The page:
I finally stopped being a pig. My peers are tired of me pulling out the old saw: “The chicken is involved in a bacon and egg breakfast, the pig is committed,” but for a long time I thought I...Read more »
Executive Summaries That Drive Meetings
By Peter Buchanan, Managing Director
Frequently, the key ingredient that companies need to take many steps forward is funding from credible capital sources, such as Venture Capital funds and “seed investors” who have “been there, done that.” Outside capital makes companies “real” by providing the necessary fuel to drive product development, marketing, sales, and the other necessary functions. So – as an entrepreneur, how do you find this highly desirable outside capital? Well, you and your team need to a lot of work in four areas:
- You need to polish your verbal elevator pitch.
- You need to make progress every month in your company.
- You need to get warm introductions to the right funding sources from your friends and service providers.
- And you need to develop the documents that will enable professional and angel investors alike to evaluate your company objectively and make a positive investing decision.
Our purpose today is to talk about the Executive Summary – the document that you use to fire your first salvo into the investment community. The Executive Summary tells your story in anywhere from 1 to 5+ pages. Optimally, it is:
- Comprehensive at a high level.
- Entertaining (given that it is a business document).
- A meeting driver.
Executive Summary: Length v. Content
Of all the investor documents, the Executive Summary provides you with the most freedom to create a winning story. It’s only 1 to 5 pages long, so why is it so flexible? Because it can be built in short, medium, or long form; you can vary the content and order of the information more than in other documents, and you can concentrate almost entirely on the story rather than the mechanics of how you are going to get things done. In short, it’s all about the power of the prose and pictures. Let’s talk about the forms of the summary:
The 1 Pager – boils down the Company’s story to the bare essentials:
- What the Company does and its customers (or target market if there are no customers yet).
- The opportunity (including the size of the market, if possible)
- A short summary of the products.
- Your business model – how you will get paid
- A pithy riff on management that concentrates on accomplishments.
- A financial snapshot.
Executive Summary – One Pager
Frequently, 1-pagers are written in bullet form as “investment highlights”; however, bullets can be pretty boring. The best approach is to mix powerful, targeted text, one or two mini graphics that amplify the text, and tables and call out boxes that can deliver lots of information in a small space.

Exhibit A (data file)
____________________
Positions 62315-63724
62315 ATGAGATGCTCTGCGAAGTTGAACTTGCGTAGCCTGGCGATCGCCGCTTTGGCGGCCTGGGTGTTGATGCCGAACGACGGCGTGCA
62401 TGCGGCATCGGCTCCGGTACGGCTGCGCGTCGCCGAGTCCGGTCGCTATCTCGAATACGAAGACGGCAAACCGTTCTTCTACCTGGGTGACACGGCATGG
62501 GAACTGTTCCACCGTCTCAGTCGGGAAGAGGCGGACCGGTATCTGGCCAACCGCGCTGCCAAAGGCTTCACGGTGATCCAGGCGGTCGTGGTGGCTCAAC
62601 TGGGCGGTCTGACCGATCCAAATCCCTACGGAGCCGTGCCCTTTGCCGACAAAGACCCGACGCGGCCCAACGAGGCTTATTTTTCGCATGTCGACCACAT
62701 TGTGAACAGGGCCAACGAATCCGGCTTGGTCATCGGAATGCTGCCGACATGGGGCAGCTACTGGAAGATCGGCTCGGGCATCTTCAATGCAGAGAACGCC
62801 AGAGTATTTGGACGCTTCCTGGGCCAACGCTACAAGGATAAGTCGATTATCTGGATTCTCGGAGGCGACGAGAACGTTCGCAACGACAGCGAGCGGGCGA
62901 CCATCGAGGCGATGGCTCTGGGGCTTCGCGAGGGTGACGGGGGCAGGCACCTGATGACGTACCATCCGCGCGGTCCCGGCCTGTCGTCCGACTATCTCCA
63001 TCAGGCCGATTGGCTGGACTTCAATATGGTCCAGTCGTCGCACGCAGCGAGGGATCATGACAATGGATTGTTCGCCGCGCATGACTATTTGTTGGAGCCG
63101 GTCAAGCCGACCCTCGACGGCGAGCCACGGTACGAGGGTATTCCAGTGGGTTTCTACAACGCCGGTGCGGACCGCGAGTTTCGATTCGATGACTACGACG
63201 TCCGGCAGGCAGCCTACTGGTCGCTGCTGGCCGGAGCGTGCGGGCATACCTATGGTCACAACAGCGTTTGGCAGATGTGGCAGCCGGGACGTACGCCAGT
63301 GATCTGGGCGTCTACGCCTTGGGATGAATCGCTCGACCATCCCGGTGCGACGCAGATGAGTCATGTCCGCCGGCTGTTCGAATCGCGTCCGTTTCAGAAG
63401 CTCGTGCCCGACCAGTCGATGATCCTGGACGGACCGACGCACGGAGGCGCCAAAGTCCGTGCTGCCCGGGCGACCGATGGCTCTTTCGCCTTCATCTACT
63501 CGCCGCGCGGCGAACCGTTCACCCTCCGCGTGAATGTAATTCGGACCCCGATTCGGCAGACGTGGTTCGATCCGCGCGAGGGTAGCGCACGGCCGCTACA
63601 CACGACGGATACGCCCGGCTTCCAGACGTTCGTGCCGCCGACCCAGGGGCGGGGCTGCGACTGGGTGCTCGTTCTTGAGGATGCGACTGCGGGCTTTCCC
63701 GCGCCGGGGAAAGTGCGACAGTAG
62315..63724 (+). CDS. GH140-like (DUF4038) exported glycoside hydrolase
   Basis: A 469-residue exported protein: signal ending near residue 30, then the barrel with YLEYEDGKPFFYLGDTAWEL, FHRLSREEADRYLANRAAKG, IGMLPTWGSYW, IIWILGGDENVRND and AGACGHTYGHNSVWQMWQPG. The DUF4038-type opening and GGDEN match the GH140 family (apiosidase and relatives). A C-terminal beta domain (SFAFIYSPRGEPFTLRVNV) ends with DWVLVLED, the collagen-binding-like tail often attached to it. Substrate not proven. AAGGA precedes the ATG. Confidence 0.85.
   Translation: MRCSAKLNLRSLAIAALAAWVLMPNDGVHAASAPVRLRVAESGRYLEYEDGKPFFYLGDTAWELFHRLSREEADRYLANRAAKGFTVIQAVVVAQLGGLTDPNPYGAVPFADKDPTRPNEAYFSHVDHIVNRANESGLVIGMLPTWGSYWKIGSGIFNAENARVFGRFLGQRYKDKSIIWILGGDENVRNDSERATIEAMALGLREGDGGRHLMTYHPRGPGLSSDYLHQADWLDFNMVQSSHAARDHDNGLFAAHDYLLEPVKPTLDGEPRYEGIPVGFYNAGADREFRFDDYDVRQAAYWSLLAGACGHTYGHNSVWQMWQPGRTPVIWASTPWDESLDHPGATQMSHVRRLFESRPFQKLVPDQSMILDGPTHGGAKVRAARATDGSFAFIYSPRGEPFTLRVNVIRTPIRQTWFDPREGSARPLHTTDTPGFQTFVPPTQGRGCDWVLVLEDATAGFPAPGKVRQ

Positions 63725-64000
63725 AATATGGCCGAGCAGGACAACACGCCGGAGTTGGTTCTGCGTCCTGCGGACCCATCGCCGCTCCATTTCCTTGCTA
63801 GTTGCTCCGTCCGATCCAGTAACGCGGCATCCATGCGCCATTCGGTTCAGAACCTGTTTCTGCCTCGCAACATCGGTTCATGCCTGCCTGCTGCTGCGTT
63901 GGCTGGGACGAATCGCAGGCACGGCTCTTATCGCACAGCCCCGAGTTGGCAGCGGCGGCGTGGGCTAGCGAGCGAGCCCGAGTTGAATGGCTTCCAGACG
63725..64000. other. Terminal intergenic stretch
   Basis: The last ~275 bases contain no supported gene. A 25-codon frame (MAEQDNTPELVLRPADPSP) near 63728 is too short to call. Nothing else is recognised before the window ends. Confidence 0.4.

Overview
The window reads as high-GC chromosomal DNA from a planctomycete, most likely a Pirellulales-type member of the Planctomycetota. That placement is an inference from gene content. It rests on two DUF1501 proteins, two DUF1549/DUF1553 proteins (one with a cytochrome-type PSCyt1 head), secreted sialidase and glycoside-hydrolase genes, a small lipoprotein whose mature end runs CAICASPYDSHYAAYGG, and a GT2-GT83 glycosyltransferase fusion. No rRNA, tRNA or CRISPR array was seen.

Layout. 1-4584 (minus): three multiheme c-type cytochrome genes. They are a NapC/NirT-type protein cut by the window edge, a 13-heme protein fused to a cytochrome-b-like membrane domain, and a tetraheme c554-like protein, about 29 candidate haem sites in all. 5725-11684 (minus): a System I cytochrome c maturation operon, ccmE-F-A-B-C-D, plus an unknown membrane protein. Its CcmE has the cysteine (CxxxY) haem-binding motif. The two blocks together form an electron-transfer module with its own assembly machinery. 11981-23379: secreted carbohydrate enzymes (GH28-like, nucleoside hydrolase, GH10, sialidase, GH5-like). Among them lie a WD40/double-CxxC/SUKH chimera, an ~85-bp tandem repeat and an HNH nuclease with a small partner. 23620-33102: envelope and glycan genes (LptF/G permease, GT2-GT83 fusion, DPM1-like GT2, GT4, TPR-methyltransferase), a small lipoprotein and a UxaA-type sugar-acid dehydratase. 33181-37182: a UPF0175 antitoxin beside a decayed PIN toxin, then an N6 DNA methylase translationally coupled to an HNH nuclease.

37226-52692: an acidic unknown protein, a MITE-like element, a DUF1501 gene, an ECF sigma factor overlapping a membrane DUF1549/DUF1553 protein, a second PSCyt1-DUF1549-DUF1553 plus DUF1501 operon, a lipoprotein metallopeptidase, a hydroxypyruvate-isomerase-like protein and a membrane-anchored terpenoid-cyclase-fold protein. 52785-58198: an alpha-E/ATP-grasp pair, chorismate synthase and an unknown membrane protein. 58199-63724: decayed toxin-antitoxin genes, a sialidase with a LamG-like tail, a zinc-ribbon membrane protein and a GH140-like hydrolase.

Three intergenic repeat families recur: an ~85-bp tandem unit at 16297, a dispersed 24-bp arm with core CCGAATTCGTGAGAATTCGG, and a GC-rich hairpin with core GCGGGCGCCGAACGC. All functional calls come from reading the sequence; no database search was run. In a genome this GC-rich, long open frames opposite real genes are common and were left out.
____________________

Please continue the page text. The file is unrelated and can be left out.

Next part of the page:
The 2 to 3 Pager – covers nearly all of the subjects that would be in a full-fledged business plan but at a high level. You need to say what you’re going to do, not how you are going to do it. And it should deliver information in an order that makes sense to an investor:
- Company Summary – ½ to ¾ page. This is your elevator pitch – only this time it’s in writing. It needs to say what you do and include the highlights that would be most interesting to an investor.
- Market Overview – ½ to ¾ page. You need to describe the market landscape, size and growth rate, and drivers.
- Products & Services – ½ to ¾ page. This explains what your products are, how they work, and their benefits to customers.
- Go-to-Market Strategy and Traction – ½ page. You explain your go-to-market approach, current traction, and any other key success factors related to acquiring and keeping customers.
- Competition – 1/3 to ½ page. This is where you position your Company and products against different types of customers and say why you win.
- Management – ½ to ¾ page. You shouldn’t skimp on tooting your own horn. This section typically has a paragraph or two that highlights the accomplishments of the most important team members followed by a table that summarizes their experience.
- Financials – 1/3 to ½ page. You should cover: (1) How you have been funded to date and how much money you want to bring in; (2) your key revenue drivers, and (3) key cost drivers. You should include a graphic that provides a picture and summary table of projected financial performance going out 4 to 5 years.
The 5+ Pager – is basically a mini-business plan. This form is less common than the first two forms. It covers all of the topics included in the 2 to 3 pager but in more depth. You should view the 5+-pager as an opportunity to go deeper into what your believe are your “difference makers.”
What type of summary should you write? The answer is: It depends. Generally, you can hand out a 1-pager to just about anyone. It doesn’t give away too much information and can create a good level of interest. The 2 to 3-pager is the most popular form, because it provides more information and context than a 1-pager but can still be read in under five minutes. The 5+-pager provides the most decision-making information and is generally shared with investors that are pre-briefed on the Company.
The DOs and DON’Ts of the Executive Summary
As you might expect, there are a bunch of DOs and DON’Ts to follow when you write your summary. In no particular order, here they are:
Write one version, not custom versions for each investor.
- Part of attracting investment is learning to tell your story effectively – over and over and over again…. Think of it as being the pop star with the three-minute hit song that people want to hear once an hour all summer long. For the most part, investors have to like your story and embrace your vision, because they won’t be running your company – you will. It’s possible that your summary won’t inspire an ATM deposit and you’ll have to change it, but, generally, you do that after several meetings and 6 to 8 weeks, not one meeting and 6 to 8 hours.
Make sure your team understands and embraces the story.